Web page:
This isn’t all to say that the coaching change is for naught. Instead of assigning ice time based on age and salary, Boudreau has assessed playing time based on talent, upside and production. This shouldn’t be seen as a radical strategy, although it’s certainly a change that has paid dividends, unsurprisingly. Mikael Granlund has had a breakout year now that he’s playing the correct position. Nino Niederreiter, Charlie Coyle and Jason Zucker are nearing the 50-point mark and outplaying Zach Parise, who has battled injury issues all year, and Jason Pominville, who was signed to a bad contract. Even Mikko Koivu, the veteran captain, has because of the youth surrounding him on his line in addition to the signing of Eric Staal in the offseason.



    Basically, the team’s go-to scorers are its young players. Things are a bit different on the back end, however, where Ryan Suter, Minnesota’s other $98 million man, and Jared Spurgeon have established themselves as the go-to pairing. Matt Dumba and Marco Scandella, on the other hand, have obvious holes in their games. Dumba, 22, is still more advanced offensively than defensively at this point, and Scandella, 26, is inexplicably having a down year in what should be the prime of his career. Jonas Brodin, 23, and Gustav Olofsson, 22, both fall into the “upside and talented” category, but aren’t carrying the team like the young forwards.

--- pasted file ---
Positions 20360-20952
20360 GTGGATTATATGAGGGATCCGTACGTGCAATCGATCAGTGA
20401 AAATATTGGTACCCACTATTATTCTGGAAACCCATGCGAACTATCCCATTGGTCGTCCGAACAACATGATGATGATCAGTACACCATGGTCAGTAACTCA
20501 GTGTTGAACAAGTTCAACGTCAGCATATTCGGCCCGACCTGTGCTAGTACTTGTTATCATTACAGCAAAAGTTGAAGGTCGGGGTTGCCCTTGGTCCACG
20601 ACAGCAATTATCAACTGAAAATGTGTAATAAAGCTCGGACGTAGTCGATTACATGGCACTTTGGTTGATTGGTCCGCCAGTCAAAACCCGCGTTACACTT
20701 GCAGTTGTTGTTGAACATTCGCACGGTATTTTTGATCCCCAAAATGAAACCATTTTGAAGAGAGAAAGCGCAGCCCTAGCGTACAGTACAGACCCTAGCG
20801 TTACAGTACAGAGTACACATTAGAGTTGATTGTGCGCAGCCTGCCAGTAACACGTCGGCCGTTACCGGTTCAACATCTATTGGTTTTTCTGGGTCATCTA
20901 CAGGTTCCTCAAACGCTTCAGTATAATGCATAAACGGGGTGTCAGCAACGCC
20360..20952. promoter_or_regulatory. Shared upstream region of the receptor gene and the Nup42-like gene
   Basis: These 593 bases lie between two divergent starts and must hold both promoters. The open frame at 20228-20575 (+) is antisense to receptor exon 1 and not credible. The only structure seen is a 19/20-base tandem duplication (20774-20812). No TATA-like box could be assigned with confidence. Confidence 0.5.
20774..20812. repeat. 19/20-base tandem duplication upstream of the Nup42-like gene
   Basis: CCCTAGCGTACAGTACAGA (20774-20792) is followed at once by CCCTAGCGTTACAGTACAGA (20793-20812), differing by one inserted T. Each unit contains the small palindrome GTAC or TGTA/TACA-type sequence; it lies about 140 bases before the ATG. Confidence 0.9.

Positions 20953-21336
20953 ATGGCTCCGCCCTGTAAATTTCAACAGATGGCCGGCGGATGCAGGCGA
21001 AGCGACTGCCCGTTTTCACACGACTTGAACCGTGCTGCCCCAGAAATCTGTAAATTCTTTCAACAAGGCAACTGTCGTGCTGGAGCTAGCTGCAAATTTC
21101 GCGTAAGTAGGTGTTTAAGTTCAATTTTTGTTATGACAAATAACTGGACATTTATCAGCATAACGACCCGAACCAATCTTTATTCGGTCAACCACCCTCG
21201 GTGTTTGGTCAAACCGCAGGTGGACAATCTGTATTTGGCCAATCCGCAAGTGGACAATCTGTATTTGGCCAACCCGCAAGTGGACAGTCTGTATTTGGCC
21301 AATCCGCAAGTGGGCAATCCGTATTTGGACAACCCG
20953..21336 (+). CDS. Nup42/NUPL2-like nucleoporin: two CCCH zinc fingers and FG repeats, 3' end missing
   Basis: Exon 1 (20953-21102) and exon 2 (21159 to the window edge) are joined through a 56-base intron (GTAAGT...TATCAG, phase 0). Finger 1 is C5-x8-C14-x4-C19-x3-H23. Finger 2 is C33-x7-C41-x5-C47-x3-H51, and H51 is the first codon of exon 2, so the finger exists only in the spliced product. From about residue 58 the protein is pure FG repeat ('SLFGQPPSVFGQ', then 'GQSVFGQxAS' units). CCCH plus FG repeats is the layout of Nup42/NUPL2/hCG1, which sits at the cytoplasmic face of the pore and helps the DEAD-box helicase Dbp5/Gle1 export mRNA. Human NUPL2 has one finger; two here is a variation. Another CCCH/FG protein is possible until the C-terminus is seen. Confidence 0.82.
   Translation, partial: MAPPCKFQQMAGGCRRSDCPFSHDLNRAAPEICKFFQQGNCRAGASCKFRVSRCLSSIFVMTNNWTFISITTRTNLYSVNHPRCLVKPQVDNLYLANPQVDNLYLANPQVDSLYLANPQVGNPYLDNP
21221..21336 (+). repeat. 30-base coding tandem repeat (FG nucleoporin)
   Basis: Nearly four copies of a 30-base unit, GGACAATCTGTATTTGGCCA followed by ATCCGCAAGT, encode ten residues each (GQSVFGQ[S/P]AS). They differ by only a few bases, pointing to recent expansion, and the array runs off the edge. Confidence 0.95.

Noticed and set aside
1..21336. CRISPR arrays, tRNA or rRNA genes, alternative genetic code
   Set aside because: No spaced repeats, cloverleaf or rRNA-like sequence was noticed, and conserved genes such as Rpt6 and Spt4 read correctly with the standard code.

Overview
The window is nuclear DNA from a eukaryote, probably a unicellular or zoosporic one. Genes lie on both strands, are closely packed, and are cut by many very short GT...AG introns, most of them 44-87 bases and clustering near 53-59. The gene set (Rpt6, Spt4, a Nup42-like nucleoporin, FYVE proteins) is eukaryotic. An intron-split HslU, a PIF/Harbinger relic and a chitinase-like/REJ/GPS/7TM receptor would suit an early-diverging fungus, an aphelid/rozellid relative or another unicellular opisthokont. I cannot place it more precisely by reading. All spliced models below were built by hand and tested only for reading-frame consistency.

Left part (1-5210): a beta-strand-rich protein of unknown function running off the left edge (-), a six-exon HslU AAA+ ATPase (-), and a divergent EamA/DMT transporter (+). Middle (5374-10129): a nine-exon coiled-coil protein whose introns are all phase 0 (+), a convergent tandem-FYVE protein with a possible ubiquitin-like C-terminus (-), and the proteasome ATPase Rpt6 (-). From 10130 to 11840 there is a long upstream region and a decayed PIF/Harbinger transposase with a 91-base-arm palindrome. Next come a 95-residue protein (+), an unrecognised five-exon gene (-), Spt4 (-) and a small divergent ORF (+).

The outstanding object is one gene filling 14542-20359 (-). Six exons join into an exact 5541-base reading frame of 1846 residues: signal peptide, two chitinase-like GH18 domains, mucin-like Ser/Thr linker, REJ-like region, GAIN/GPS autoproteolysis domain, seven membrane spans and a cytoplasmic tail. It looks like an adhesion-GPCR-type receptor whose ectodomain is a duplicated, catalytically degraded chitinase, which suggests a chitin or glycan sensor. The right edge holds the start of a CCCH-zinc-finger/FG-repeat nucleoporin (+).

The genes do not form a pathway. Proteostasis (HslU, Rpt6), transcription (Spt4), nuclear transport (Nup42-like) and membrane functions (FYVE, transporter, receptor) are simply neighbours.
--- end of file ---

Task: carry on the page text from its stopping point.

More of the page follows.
With only two wins this month going into Tuesday’s game against the San Jose Sharks, an opponent the Wild beat 3-1 on March 5, the Wild could limp into the playoffs like they did last year. It was then that they became indignant, upset that the independent media would not congratulate them on their “achievement” of making the playoffs before losing to the Dallas Stars in six games -- a team with poor goaltending and defense that will not make the playoffs this year and should not stand a chance in a postseason series.


    “We’re in the playoffs. You earn every single point,” captain Mikko Koivu told the Star Tribune last year, wondering why nobody’s talking about the recent six-game winning streak that “brought us there.”


    Koviu’s success this season is a blessing and a curse. While he is a key contributor at an important position, it also makes it hard to take the C off his chest. If this team really wants to change its identity, it would make Parise, the vocal leader of the team, it's captain and give a letter to a young player. Or, better yet, make one of the young players it's captain. Either change would acknowledge that the future of the Wild is in the hands of its young, up-and-coming players, including guys who are still prospects like Alex Tuch, Jordan Greenway and Kirill Kaprizov, as many of the team’s veterans are on the wrong side of 30. It would also symbolize that the rift between the youth and veteran players, which characterized Yeo’s final days in Minnesota, has closed.


    It would be a preemptive move, one that might not go over well initially, but would pay off in the long run. It would be like if the Wild bottomed out in 2009 instead of pursuing a superficial sellout streak and gotten the superstar they desperately need in the 2010 draft. Odds are they will push off the leadership overhaul just long enough to pass Parise and Suter’s primes. The team will continue to glitch. They will continue to make the playoffs and expect praise for doing so. And they will continue to get eliminated by better teams in the Western Conference, namely Chicago.


    Rinse, wash, repeat. Meet the new Wild, same as the old Wild. Basically the same team with a funnier head coach.